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Showing posts from November, 2015

Initial experiences with the Prometheus monitoring system

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I've been looking for a while for a monitoring system written in Go, self-contained and easy to deploy. I think I finally found what I was looking for in Prometheus, a monitoring system open-sourced by SoundCloud and started there by ex-Googlers who took their inspiration from Google's Borgmon system.

Prometheus is a pull system, where the monitoring server pulls data from its clients by hitting a special HTTP handler exposed by each client ("/metrics" by default) and retrieving a list of metrics from that handler. The output of /metrics is plain text, which makes it fairly easily parseable by humans as well, and also helps in troubleshooting.

Here's a subset of the OS-level metrics that are exposed by a client running the node_exporter Prometheus binary (and available when you hit http://client_ip_or_name:9100/metrics):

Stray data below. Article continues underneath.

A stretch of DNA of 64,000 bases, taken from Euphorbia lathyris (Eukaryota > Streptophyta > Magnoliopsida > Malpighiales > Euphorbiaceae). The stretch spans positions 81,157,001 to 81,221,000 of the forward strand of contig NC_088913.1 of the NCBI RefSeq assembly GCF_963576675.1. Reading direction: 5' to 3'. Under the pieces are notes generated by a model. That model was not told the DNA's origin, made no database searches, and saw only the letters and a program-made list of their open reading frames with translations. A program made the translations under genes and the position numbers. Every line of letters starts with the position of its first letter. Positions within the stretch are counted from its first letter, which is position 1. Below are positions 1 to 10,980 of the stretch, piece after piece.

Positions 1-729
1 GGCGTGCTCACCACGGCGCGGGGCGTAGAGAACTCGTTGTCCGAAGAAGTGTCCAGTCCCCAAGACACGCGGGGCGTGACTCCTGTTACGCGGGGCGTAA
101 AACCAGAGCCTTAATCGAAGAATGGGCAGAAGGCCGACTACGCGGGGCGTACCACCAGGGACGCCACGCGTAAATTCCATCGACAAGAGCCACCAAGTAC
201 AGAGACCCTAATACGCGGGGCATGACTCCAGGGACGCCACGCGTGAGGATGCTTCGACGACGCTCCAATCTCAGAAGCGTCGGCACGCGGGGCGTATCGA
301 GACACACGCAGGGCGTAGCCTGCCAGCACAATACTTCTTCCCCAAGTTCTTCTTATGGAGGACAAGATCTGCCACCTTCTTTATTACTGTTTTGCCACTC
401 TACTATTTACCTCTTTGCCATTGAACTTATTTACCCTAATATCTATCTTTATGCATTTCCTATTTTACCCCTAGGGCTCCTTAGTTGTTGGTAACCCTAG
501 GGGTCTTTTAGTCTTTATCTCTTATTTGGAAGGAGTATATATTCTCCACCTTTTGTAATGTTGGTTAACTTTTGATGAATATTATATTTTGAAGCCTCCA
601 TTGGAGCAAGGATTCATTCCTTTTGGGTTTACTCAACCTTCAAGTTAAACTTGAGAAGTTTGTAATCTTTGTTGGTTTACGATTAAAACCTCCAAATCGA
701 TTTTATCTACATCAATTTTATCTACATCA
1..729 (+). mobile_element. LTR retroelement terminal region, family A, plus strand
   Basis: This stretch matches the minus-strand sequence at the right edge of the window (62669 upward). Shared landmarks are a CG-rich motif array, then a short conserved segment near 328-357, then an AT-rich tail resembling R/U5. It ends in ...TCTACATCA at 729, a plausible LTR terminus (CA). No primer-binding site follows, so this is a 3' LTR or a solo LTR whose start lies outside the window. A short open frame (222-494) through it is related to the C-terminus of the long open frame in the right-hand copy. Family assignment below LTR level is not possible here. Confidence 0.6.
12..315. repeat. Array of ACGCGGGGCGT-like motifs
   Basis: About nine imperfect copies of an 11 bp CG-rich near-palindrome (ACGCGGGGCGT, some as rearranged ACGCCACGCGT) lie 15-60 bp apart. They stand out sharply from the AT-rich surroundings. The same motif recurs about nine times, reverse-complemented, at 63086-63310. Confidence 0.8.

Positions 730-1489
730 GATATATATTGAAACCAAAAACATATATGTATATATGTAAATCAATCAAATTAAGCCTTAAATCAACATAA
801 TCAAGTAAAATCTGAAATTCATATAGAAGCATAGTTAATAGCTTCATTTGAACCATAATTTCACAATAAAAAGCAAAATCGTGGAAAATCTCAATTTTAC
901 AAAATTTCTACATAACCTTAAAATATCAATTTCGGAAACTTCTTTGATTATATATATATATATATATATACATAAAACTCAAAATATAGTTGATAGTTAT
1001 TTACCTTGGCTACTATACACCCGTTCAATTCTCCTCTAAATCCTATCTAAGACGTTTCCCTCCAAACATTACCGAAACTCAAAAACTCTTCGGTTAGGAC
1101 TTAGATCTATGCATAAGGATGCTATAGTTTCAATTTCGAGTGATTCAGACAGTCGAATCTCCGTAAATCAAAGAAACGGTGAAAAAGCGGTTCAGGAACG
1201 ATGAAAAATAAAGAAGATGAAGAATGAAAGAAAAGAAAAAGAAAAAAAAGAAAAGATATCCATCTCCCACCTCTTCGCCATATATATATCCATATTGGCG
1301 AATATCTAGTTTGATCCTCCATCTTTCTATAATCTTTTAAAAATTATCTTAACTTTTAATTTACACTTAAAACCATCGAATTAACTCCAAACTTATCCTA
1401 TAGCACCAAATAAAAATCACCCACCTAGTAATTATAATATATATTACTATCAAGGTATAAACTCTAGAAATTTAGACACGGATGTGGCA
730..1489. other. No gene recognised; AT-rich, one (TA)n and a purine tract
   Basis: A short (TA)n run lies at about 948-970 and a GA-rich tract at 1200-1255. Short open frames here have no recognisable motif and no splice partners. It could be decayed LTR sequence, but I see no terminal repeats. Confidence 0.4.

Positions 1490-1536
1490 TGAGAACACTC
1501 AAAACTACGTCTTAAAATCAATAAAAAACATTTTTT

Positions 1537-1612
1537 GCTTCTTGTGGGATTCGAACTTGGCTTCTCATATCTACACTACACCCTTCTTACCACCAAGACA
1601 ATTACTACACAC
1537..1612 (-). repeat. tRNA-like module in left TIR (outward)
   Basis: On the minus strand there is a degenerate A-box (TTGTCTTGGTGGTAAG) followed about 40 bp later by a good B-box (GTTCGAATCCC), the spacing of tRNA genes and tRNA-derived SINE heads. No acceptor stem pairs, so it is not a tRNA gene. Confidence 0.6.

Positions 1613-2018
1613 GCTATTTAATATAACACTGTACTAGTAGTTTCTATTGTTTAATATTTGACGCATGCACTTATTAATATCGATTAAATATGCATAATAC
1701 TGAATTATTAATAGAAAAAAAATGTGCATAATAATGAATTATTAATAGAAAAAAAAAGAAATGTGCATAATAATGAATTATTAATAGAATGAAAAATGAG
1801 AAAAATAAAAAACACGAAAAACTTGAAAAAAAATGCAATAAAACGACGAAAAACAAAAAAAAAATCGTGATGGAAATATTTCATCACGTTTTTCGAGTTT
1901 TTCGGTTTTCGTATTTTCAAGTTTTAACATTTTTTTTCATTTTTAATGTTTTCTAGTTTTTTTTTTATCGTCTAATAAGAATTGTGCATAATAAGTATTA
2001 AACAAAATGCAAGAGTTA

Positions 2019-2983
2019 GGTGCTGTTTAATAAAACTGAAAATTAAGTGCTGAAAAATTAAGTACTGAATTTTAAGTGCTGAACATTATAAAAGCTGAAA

# HELP node_cpu Seconds the cpus spent in each mode. # TYPE node_cpu counter node_cpu{cpu="cpu0",mode="guest"} 0 node_cpu{cpu…

Why I like golang: a programming autobiography

Tried my hand at writing a story on Medium.

Notes on testing in golang

I've been doing a lot of testing of APIs written in the Go programming language in the last few months. It's been FUN! Writing code in Golang is also very fun. Can't have good code quality without tests though, so I am going to focus on the testing part in this post.


Unit testing
Go is a "batteries included" type of language, just like Python, so naturally it comes with its own testing package, which provides support for automated execution of unit tests. Here's an excerpt from its documentation:
Package testing provides support for automated testing of Go packages. It is intended to be used in concert with the “go test” command, which automates execution of any function of the form func TestXxx(*testing.T) where Xxx can be any alphanumeric string (but the first letter must not be in [a-z]) and serves to identify the test routine. The functionality offered by the testing package is fairly bare-bones though, so I've actually been using another package call…